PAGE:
The Committee will issue the concluding observations on the report of Ethiopia at the end of its seventy-second session on 8 March.  Those, and other documents relating to the Committee’s work, including reports submitted by States parties, can be found on the session’s webpage.

The webcast of the Committee’s public meetings can be accessed athttp://webtv.un.org/.

The Committee will reconvene on Friday, 22 February at 10 a.m. to hold a half-day general discussion on trafficking in women and girls in the context of global migration.  At 3 p.m., it will examine the report of Myanmar under the exceptional reporting procedure on the situation of Rohingya women and girls in northern Rakhine state (CEDAW/C/MMR/4-5/Add.1).

Report

The Committee is considering the eighth periodic report of Ethiopia (CEDAW/C/ETH/8).

Opening Remarks

HILARY GBEDEMAH, Committee Chairperson, said that unfortunately, the delegation of Ethiopia was unable to come to Geneva due to costs and would engage in the dialogue via video conference.  The Chair thanked the United Nations Economic Commission for Africa for having made the necessary arrangements.

YOSEPH KASSAYE, Deputy Permanent Representative of Ethiopia to the United Nations Office at Geneva, said that the Ethiopian delegation could not come to Geneva, but would engage with the Committee via video conference from Addis Ababa.  This demonstrated both the commitment and readiness of Ethiopia to engage constructively and timely with the Committee and share the enormous work done and efforts made to implement its human rights obligations.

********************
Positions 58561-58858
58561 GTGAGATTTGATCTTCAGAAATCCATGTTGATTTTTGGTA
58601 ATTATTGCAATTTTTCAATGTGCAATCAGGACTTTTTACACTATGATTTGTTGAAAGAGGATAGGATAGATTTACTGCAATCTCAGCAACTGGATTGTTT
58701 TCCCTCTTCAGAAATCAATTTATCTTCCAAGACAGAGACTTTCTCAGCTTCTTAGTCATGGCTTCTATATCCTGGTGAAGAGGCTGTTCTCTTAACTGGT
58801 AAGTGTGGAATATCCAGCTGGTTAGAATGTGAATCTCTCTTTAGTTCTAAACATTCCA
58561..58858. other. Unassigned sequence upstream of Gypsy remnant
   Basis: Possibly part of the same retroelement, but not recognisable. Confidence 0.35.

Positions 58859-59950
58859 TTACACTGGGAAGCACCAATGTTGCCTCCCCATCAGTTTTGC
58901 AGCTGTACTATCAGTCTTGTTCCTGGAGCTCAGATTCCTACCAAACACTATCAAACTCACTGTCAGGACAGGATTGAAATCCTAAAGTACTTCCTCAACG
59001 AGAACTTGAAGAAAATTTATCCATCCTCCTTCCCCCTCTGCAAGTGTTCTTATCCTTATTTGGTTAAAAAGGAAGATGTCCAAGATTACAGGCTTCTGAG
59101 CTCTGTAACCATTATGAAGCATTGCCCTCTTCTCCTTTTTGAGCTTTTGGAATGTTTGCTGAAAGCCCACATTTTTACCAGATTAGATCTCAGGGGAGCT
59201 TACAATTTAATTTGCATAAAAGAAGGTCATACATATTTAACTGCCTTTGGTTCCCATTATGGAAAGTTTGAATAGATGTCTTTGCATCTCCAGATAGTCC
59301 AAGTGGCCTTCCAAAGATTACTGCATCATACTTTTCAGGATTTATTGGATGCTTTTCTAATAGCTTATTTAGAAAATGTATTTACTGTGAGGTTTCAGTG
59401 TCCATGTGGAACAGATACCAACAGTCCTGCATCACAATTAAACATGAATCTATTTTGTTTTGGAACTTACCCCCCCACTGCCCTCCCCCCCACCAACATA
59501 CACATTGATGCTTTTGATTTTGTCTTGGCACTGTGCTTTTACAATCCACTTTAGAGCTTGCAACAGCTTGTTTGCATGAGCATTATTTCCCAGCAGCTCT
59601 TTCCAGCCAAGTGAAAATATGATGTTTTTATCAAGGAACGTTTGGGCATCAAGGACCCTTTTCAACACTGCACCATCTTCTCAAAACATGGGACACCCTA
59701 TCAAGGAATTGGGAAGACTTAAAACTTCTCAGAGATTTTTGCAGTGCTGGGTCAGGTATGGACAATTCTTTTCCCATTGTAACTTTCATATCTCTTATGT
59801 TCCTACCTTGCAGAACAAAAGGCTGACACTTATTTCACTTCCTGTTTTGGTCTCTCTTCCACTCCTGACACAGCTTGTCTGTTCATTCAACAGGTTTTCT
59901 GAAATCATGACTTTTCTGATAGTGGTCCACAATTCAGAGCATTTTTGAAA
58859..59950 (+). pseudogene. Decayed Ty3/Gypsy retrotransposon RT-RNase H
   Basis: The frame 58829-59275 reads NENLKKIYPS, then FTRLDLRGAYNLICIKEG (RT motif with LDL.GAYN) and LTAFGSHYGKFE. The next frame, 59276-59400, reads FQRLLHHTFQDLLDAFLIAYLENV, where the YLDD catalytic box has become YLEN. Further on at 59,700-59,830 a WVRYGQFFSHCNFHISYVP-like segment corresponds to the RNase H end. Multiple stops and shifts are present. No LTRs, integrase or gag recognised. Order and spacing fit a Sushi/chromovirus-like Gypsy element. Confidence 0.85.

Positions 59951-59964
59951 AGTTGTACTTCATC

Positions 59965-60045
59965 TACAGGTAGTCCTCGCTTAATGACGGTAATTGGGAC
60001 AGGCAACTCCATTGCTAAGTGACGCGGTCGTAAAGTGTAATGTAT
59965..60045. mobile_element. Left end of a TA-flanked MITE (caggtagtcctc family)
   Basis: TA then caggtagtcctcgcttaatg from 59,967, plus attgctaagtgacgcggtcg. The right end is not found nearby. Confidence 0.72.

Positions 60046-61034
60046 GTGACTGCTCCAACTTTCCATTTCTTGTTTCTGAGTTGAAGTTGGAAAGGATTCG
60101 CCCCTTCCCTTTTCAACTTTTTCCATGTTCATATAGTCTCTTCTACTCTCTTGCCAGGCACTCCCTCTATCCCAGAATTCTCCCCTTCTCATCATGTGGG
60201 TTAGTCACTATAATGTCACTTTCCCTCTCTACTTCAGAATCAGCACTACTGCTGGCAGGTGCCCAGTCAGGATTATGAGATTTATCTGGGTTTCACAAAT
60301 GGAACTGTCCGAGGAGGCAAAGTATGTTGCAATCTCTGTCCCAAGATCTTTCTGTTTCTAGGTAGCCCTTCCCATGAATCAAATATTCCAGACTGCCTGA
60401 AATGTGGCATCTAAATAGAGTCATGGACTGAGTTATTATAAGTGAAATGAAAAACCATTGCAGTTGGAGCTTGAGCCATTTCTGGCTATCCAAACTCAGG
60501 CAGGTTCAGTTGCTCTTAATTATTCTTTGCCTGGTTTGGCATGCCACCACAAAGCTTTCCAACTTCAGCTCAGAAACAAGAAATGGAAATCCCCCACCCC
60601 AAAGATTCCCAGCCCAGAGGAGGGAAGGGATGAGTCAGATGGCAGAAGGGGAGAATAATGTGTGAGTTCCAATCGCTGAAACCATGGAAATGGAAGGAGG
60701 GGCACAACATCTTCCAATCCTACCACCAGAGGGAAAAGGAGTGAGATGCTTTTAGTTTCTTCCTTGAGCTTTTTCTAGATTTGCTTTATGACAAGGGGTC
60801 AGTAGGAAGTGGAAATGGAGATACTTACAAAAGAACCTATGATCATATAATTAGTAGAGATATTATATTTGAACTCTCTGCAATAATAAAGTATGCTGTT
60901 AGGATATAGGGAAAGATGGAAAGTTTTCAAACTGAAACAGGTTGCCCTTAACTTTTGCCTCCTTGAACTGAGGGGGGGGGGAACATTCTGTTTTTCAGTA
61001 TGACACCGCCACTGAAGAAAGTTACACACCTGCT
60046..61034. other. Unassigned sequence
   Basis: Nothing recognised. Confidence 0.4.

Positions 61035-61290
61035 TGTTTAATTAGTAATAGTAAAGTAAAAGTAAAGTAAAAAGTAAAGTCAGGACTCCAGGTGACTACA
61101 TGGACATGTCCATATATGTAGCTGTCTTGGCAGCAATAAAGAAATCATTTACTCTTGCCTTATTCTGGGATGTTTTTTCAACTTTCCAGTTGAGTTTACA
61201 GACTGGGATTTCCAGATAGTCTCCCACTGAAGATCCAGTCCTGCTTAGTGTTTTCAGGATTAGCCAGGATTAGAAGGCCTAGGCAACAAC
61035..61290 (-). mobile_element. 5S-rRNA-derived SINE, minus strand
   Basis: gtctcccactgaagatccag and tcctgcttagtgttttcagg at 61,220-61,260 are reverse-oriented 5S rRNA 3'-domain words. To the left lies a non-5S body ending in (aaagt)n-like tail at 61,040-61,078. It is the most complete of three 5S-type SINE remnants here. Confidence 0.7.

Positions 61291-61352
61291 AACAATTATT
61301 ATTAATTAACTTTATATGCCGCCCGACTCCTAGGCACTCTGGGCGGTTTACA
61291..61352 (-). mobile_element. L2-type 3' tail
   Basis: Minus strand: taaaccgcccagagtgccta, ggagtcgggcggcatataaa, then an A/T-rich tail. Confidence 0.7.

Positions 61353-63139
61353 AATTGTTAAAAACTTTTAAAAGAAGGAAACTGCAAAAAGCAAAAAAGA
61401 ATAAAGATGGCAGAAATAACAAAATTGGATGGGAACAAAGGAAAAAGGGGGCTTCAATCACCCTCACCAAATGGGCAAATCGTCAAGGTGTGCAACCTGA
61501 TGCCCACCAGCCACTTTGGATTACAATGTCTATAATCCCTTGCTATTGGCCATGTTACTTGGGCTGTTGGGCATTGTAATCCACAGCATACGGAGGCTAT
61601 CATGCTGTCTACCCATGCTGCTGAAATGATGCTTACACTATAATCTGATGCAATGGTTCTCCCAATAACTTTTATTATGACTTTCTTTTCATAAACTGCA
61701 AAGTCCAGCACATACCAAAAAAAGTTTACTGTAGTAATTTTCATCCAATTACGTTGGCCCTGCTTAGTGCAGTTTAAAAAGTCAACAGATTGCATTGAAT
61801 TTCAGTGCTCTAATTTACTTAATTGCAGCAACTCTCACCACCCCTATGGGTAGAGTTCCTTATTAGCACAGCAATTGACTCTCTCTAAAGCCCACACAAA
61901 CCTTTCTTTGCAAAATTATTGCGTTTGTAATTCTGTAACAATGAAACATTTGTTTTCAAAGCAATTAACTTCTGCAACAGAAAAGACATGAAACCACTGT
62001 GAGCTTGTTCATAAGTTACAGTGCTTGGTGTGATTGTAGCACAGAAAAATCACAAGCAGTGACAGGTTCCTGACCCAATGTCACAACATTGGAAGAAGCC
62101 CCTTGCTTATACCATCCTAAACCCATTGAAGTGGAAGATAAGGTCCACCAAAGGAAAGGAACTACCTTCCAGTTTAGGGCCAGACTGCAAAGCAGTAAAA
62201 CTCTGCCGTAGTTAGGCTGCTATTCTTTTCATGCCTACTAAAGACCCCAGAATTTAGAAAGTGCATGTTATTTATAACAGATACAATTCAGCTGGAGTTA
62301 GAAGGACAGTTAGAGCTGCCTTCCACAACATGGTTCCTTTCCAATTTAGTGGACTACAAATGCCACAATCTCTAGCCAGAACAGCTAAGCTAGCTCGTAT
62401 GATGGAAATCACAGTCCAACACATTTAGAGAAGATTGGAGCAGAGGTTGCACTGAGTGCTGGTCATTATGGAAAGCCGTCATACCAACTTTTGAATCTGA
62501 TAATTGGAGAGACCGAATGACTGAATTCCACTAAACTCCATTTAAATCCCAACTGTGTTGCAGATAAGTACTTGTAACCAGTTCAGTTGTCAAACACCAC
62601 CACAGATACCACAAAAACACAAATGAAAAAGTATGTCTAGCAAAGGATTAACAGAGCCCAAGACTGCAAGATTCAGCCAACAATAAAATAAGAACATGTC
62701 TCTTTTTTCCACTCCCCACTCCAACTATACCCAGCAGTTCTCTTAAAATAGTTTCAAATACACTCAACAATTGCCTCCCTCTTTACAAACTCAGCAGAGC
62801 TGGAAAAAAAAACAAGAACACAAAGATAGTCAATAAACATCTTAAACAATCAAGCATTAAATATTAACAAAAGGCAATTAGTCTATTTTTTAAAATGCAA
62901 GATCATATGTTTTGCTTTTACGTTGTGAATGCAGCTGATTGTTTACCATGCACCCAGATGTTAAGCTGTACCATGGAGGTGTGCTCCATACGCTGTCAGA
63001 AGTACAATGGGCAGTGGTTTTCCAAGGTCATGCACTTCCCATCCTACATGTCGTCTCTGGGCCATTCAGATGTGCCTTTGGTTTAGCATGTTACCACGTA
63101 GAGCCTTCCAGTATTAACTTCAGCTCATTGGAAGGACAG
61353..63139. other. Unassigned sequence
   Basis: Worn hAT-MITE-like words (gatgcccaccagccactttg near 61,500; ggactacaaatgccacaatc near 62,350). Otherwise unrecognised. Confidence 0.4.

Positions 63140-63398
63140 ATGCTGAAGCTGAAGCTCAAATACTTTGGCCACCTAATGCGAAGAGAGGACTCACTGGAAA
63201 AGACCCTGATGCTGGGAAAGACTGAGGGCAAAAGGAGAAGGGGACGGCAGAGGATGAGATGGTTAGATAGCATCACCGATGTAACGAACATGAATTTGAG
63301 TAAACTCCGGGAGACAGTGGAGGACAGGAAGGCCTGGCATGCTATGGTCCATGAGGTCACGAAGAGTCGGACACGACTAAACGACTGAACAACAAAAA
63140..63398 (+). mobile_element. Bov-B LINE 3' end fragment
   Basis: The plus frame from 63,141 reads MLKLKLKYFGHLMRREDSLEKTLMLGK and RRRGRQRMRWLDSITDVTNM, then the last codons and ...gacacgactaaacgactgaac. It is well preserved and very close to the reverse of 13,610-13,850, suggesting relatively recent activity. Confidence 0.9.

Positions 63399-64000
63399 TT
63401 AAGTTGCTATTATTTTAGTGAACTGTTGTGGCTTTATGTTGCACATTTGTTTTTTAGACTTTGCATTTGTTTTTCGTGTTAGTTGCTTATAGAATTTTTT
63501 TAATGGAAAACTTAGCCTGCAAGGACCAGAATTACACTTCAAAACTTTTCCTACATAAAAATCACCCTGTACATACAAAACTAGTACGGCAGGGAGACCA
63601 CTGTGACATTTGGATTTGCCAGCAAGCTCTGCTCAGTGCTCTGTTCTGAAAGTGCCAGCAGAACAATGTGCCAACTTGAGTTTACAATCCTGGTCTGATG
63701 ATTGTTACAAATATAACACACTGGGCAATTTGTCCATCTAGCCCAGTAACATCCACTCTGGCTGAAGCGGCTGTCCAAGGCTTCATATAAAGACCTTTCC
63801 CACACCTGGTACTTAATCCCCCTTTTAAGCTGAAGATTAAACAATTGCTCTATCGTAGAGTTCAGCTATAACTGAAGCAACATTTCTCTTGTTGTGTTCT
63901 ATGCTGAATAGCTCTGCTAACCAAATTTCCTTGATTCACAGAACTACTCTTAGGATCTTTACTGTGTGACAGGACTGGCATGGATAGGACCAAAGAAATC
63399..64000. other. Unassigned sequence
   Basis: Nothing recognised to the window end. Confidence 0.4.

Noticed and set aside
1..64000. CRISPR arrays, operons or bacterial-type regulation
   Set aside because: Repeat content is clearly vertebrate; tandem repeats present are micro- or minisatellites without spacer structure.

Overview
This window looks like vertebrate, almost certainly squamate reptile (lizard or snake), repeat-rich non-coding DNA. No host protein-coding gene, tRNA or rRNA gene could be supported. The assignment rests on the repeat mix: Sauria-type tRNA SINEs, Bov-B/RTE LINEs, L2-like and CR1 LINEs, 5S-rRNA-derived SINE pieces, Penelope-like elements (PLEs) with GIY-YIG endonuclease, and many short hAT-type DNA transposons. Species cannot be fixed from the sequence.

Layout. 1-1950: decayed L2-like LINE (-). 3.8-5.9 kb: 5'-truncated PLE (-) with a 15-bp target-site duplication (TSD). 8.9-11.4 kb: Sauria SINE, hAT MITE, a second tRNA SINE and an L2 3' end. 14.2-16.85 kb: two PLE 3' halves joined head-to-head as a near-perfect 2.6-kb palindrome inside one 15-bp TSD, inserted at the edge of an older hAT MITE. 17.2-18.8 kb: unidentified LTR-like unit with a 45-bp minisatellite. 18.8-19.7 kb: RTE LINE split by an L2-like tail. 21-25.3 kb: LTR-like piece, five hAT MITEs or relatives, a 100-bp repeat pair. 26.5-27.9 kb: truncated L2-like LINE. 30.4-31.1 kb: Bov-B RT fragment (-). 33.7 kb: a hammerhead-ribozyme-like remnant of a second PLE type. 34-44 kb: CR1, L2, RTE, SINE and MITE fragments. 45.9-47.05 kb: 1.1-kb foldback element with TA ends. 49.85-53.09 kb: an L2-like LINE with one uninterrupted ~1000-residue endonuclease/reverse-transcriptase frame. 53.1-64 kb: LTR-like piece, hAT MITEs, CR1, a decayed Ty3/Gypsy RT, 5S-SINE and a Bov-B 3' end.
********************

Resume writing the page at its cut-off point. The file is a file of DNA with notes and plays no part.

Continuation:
Presentation of the Report

A member of the delegation, speaking on behalf of SEMEGN WUBE, State Minister, Ministry of Women, Children and Youth of Ethiopia, remarked that the dialogue was taking place at a time of remarkable reforms and progress in terms of opening up of human rights and democratic space in the country, which benefitted women.  Ethiopia was one of the few countries in the world which had achieved gender parity in the cabinet, and women held the positions of Prime Minister and the President of the Supreme Court.  All political prisoners and detainees had been released, and for the first time in a long while, there were no detained journalists, while the restrictions on the right to freedom of expression had been lifted.  Major reforms were ongoing in the justice sector with the Legal Reform Council which had started the reform of the laws that had been criticized as severely restricting the civic and democratic space.  The law on civil society had already been repealed.  Ethiopia was a country in transition, therefore there were challenges, in particular the impact of the conflict and the displacement of large numbers of people across the country.  The Government was taking measures to support internally displaced persons, with a focus on the special needs of women and children.

Turning to the report, the delegate said that the women’s development and change strategy focused on enhancing the participation of women in political, economic, cultural and social life.  The national strategy on harmful traditional practices was based on three pillars of prevention, protection and provision of services and was focused on child marriage, female genital mutilation, and abduction.  Ethiopia had committed to eliminating child marriage by 2025 and had prepared a road map for the implementation of this goal 2019-2023.  A coordinating body for the implementation of the strategic plan for the elimination of violence against women and children was in place, and a special investigative unit within the police had been set up to investigate crimes of gender-based violence.  Child and women protection units had also been set up in the Office of the Prosecutor and the Office of the Attorney General.  Further, special sexual violence courts and one stop service centres were in place.